Pre-Incorporation Contract: An Analysis

Pre-Incorporation Contract: An Analysis

Jatin Pandey_JudicateMe


This Blog is written by Jatin Pandey from Dharmashastra National Law University, JabalpurEdited by Ravikiran Shukre.



In India, most of the contracts are governed under Indian Contract Act, 1872. Section 11 of the Indian Contract Act talks about who is competent to enter into the contract. According to it, a person who attains the age of majority and is of sound mind and also not disqualified from entering into the contract by any law is competent to enter into the contract. There is certain exception to the above-mentioned conditions.  One thing is clear from the above conditions that existence of the person or legal person is this world is necessary. But the situation in the pre incorporation contract is totally different. These contracts are entered on the behalf of the company which has no existence in the world and also not registered under the Companies Act. In this article, author will cover what is the legal status of such contract? And also, how these contracts are enforced.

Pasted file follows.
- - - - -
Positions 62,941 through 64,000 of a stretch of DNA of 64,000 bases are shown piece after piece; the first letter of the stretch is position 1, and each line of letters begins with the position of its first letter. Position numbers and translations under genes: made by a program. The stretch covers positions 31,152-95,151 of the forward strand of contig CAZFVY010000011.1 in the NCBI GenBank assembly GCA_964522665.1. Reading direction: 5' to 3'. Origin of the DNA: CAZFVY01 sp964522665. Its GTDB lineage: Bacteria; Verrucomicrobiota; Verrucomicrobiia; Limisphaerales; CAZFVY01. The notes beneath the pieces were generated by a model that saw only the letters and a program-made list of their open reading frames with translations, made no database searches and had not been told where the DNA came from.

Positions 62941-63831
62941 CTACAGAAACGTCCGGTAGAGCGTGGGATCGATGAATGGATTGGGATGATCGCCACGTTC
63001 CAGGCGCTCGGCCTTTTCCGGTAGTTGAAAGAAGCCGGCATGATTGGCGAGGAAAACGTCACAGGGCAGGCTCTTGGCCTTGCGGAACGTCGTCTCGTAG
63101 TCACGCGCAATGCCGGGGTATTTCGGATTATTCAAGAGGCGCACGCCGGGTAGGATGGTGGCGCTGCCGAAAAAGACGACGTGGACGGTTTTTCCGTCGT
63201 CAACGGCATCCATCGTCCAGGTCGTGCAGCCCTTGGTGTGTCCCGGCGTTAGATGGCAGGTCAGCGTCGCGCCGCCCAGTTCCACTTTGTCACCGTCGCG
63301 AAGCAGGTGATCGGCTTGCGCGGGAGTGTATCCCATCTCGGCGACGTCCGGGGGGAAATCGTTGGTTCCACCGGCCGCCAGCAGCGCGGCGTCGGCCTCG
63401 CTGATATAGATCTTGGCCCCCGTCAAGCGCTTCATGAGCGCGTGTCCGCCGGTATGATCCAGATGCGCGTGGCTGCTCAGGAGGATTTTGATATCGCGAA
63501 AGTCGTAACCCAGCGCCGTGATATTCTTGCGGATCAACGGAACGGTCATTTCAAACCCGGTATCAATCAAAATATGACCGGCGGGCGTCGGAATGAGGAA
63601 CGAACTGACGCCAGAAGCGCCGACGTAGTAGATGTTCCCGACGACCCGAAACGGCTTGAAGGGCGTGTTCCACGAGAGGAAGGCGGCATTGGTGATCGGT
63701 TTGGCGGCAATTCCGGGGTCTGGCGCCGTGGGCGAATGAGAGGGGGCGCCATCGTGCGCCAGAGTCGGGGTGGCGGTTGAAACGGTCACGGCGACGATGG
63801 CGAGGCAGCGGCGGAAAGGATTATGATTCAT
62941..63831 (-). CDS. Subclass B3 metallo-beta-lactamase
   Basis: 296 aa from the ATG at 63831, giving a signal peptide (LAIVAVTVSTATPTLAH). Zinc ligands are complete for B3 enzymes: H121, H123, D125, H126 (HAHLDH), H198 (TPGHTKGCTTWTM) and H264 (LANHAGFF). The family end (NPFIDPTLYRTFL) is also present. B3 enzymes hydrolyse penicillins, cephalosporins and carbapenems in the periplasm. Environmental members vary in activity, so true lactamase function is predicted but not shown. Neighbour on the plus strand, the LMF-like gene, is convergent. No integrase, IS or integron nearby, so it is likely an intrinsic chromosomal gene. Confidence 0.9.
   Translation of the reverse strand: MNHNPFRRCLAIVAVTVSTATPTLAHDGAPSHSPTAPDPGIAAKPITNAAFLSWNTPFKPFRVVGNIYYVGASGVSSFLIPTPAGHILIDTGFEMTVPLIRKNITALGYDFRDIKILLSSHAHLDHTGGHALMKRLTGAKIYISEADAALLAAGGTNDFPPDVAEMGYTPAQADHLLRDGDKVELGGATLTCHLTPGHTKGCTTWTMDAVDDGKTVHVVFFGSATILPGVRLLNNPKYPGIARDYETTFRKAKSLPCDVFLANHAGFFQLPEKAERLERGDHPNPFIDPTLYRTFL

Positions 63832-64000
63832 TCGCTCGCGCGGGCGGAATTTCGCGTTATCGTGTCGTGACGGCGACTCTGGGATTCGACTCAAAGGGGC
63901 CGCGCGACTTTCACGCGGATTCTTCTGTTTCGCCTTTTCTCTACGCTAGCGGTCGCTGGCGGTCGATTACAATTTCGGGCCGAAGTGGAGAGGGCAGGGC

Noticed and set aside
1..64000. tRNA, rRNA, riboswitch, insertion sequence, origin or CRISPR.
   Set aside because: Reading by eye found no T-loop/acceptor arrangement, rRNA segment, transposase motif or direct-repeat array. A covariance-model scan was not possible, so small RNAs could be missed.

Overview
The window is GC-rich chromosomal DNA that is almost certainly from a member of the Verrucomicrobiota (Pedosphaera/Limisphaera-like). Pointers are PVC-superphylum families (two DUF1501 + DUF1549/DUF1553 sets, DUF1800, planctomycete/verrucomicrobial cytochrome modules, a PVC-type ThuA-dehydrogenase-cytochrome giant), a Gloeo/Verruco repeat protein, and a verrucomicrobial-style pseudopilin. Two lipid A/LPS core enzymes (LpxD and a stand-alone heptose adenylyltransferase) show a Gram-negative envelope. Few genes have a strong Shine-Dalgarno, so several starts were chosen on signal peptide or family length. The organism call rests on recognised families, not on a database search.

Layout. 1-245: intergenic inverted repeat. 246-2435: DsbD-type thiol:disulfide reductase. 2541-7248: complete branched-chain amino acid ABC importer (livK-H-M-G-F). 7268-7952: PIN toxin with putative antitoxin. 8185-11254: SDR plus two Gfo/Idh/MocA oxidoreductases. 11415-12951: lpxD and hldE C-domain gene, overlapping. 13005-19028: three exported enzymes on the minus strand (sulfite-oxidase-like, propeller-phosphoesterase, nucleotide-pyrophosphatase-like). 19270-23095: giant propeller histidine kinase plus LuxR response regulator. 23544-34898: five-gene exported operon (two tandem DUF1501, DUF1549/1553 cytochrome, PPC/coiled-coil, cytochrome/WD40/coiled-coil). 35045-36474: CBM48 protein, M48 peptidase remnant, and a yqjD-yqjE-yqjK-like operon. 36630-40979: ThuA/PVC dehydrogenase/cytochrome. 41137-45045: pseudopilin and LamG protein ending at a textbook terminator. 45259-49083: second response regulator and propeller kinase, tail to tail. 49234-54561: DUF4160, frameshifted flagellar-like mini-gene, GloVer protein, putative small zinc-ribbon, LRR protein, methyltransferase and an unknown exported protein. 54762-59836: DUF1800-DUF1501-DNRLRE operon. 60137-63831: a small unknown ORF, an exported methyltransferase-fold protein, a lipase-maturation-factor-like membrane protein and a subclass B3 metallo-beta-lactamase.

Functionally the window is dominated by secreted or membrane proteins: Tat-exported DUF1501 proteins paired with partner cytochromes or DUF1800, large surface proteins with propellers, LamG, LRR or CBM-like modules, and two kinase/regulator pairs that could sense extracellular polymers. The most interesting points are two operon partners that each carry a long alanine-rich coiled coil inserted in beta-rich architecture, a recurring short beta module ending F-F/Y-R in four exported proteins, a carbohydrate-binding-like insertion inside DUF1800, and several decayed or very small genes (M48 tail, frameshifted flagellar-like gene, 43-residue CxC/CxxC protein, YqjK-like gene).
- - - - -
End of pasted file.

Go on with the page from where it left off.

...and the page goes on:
Pre incorporation are preliminary contracts. These contracts are generally entered into with parties by promoters on the behalf of the company which has no legal existence in this world. The reason behind entering into the such contracts is swift and smooth beginning or start of the company. These contracts are generally for the work such as renting of office, hiring workers etc. According to the definition of a contract, at least two parties/persons must enter into a deal with one another. As a result, the general rule is that if one of the contracting parties does not exist at the time of making the contract, then there is no contract between the parties. As a result, the company cannot enter into a contract until it is registered.